A Case for Balance – Recalling the Myth of Icarus and Daedalus

The myth of Icarus and Daedalus is a case for attaining Balance in life. When the father and son needed to escape an intolerable situation, the father created wings for them, so that they could simply fly away. The wings were held together with wax. The father warned the son not to fly too low because the moisture from the sea would render the wings ineffective. He also warned his son against flying too high, where the heat of the sun would melt the wax in his wings. The son did not heed the father’s warning. He flew too high and indeed, the sun melted the wax, and Icarus toppled into the sea.

The tale of Icarus and Daedalus has been illustrated by many artists. I am especially fond of Matisse’s Icarus. The story stems from mankind’s struggle for better balance in life; it speaks to many people. In striving toward balance, we must aim toward flying neither too high nor too low.

Flying too low will result in mediocrity or even worse, it can cause failure. Determined not to fail, others will fly higher. Still others want to excel, and they tend to fly the highest.

OVERACHIEVER

Image Credit Huffington Post Here

While it might seem that the best choice is arcing the highest, that can also be problematic. The Huffington Post examines the phenomenon of overachieving:

“If people are always saying this about you, you may be an overachiever.

“But while the title of ‘overachiever’ often has a positive connotation — think back to your elementary school days, when being an overachiever basically meant being the teacher’s pet — it’s not always all it’s cracked up to be. Overachievers are more likely, for instance, to feel anxious. And their motivations for, well, over-achieving, often stem from the need to avoid negative judgment, explains Robert Arkin, Ph.D., a professor of psychology at The Ohio State University.”

Arkin continues in saying that because the overachiever is continuously focusing on the future and winning the next competition or on the past, assessing ways to avoid failure, they prevent themselves from enjoying the reward of living in the moment.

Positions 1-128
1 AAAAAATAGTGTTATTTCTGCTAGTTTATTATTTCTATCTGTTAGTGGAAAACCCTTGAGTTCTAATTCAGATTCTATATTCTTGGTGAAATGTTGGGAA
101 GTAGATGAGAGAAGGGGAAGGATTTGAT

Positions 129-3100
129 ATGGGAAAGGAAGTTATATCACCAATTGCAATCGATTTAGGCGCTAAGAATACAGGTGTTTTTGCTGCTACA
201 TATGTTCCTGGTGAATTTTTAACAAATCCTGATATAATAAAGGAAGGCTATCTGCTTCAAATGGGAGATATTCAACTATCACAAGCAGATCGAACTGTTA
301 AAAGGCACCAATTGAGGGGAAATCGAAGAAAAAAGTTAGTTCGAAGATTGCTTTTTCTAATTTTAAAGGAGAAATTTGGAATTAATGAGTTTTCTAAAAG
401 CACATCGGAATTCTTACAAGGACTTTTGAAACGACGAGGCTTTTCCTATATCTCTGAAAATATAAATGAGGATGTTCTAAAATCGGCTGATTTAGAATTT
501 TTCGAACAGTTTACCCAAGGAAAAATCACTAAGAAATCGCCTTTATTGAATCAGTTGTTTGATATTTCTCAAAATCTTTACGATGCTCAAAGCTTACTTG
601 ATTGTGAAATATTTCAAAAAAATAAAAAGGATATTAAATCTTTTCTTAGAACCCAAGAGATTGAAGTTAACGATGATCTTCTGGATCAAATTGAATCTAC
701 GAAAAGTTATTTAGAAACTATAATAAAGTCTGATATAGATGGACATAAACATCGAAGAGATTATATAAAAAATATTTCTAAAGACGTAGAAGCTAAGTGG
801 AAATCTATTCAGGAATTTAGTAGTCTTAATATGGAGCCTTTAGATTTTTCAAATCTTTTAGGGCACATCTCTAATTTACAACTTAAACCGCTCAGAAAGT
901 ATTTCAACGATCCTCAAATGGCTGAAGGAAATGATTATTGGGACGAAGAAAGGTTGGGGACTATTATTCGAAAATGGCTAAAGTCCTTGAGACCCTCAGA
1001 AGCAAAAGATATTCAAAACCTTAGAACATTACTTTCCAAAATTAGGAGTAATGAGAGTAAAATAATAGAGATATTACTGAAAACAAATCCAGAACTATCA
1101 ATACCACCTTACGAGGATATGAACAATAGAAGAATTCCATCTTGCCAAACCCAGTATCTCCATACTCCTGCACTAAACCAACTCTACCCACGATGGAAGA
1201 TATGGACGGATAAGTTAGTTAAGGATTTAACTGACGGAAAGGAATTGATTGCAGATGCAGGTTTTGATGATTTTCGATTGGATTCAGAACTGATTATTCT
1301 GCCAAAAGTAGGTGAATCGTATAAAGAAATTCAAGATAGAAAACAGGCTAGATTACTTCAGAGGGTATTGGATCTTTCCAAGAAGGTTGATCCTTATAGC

“Because overachievers are constantly trying to avoid bad outcomes, they are heavily focused on the future — and as a result, often neglect the present.”

Overachievers are plagued by anxiety:

“If there’s one mental trait that’s highly correlated with being an overachiever, it’s anxiety. It goes back to the future-focused mindset: Constantly worrying about what the future holds and achieving everything that needs to be achieved is a recipe for stress.”

Arkin says that overachieving is born out of a person’s basic sense of inferiority.

Because of the overachiever’s fundamental feeling of inadequacy and because of his desperate attempt to be perfect, to relieve himself of that inadequacy, he cannot withstand any criticism at all. “Criticism is the worst [problem for overachievers]It all goes back to the fear of failure — overachievers’ public enemy No. 1 is criticism, because it implies that they failed at something, Arkin says.”

For overachievers, winning is of utmost importance.

“In addition, overachievers are more likely to value being promoted regardless of how they got it, ‘even if it’s at the expense of a coworker or if they didn’t really earn it,’ Eliot says. ‘Maybe they talked their way into it, or they took their boss out for dinner enough times. People look at that and say, “You didn’t really earn that.” But a classic overachiever doesn’t care — only achievement matters.” Huffington Post Here

Without a doubt, we should not become complacent. We should not be lazy and set ourselves up for failure. On the other hand, striving to be perfect–striving to fly the highest is not good either. Happiness in life is learning to be more balanced.

“The hardest part for man is the letting go. For some reason, he thinks himself big enough to know and to see what’s good for him. But in the letting go……..is found freedom. In the letting go…….. is found the flight!” ― C. JoyBell C.

“Thank God men cannot fly, and lay waste the sky as well as the earth.”
― Henry David Thoreau

“It was as though they had been plunged into a fabulous dream.
This, thought Harry, was surely the only way to travel — past swirls and turrets of snowy cloud, in a car full of hot, bright sunlight, with a fat pack of toffees in the glove compartment…” ― J.K. Rowling, Harry Potter and the Chamber of Secrets

“A power of Butterfly must be –
The Aptitude to fly
Meadows of Majesty concedes
And easy Sweeps of Sky -”
― Emily Dickinson

 

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2 thoughts on “A Case for Balance – Recalling the Myth of Icarus and Daedalus

  1. Us Icarus

    Oops Icarus,
    An all-too-fine conviction
    Of the troubled ones who
    Try too high to fly
    And those of us who
    Thus fall

    I wonder if it helps
    That the parent in the
    Mythic flight is older
    And designer
    Of the task ahead

    If we learn to fly
    Study something of
    The design and
    Making
    Of the wings

    Might our take-off
    End in a landing that
    Makes our flying
    Success as well as
    Joy

    C L Couch
    (inspired by Jacki Kellum’s compelling thoughts on balance)

    Like

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